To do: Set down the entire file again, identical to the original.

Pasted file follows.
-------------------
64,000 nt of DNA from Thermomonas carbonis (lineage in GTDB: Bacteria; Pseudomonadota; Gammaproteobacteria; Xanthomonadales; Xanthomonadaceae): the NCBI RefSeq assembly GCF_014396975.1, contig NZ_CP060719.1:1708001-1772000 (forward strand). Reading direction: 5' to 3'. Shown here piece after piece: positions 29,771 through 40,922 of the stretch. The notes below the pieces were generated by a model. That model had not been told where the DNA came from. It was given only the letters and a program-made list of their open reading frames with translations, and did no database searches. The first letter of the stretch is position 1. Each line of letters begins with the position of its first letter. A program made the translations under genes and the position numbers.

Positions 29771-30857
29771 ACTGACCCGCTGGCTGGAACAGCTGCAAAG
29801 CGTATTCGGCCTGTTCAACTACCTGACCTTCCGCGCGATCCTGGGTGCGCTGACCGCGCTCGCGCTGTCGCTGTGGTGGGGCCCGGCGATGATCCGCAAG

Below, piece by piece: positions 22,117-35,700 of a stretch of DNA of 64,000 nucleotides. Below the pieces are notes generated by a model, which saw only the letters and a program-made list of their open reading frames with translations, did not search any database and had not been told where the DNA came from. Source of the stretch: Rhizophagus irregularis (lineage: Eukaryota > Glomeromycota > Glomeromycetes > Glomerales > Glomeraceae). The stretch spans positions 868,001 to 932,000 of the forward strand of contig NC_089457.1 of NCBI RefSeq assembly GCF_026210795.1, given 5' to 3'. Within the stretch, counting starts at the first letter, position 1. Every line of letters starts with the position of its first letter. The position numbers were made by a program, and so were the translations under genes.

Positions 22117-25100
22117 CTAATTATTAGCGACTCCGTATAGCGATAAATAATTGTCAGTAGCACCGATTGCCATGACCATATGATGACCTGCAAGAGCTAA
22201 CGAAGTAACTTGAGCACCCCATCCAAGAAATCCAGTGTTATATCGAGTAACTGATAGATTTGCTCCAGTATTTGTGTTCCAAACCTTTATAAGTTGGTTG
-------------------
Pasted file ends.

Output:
64,000 nt of DNA from Thermomonas carbonis (lineage in GTDB: Bacteria; Pseudomonadota; Gammaproteobacteria; Xanthomonadales; Xanthomonadaceae): the NCBI RefSeq assembly GCF_014396975.1, contig NZ_CP060719.1:1708001-1772000 (forward strand). Reading direction: 5' to 3'. Shown here piece after piece: positions 29,771 through 40,922 of the stretch. The notes below the pieces were generated by a model. That model had not been told where the DNA came from. It was given only the letters and a program-made list of their open reading frames with translations, and did no database searches. The first letter of the stretch is position 1. Each line of letters begins with the position of its first letter. A program made the translations under genes and the position numbers.

Positions 29771-30857
29771 ACTGACCCGCTGGCTGGAACAGCTGCAAAG
29801 CGTATTCGGCCTGTTCAACTACCTGACCTTCCGCGCGATCCTGGGTGCGCTGACCGCGCTCGCGCTGTCGCTGTGGTGGGGCCCGGCGATGATCCGCAAG

Below, piece by piece: positions 22,117-35,700 of a stretch of DNA of 64,000 nucleotides. Below the pieces are notes generated by a model, which saw only the letters and a program-made list of their open reading frames with translations, did not search any database and had not been told where the DNA came from. Source of the stretch: Rhizophagus irregularis (lineage: Eukaryota > Glomeromycota > Glomeromycetes > Glomerales > Glomeraceae). The stretch spans positions 868,001 to 932,000 of the forward strand of contig NC_089457.1 of NCBI RefSeq assembly GCF_026210795.1, given 5' to 3'. Within the stretch, counting starts at the first letter, position 1. Every line of letters starts with the position of its first letter. The position numbers were made by a program, and so were the translations under genes.

Positions 22117-25100
22117 CTAATTATTAGCGACTCCGTATAGCGATAAATAATTGTCAGTAGCACCGATTGCCATGACCATATGATGACCTGCAAGAGCTAA
22201 CGAAGTAACTTGAGCACCCCATCCAAGAAATCCAGTGTTATATCGAGTAACTGATAGATTTGCTCCAGTATTTGTGTTCCAAACCTTTATAAGTTGGTTG